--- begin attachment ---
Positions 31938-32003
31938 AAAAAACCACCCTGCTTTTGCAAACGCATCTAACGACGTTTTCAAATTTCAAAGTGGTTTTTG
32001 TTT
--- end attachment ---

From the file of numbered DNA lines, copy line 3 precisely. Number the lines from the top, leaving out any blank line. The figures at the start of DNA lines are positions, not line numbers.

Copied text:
32001 TTT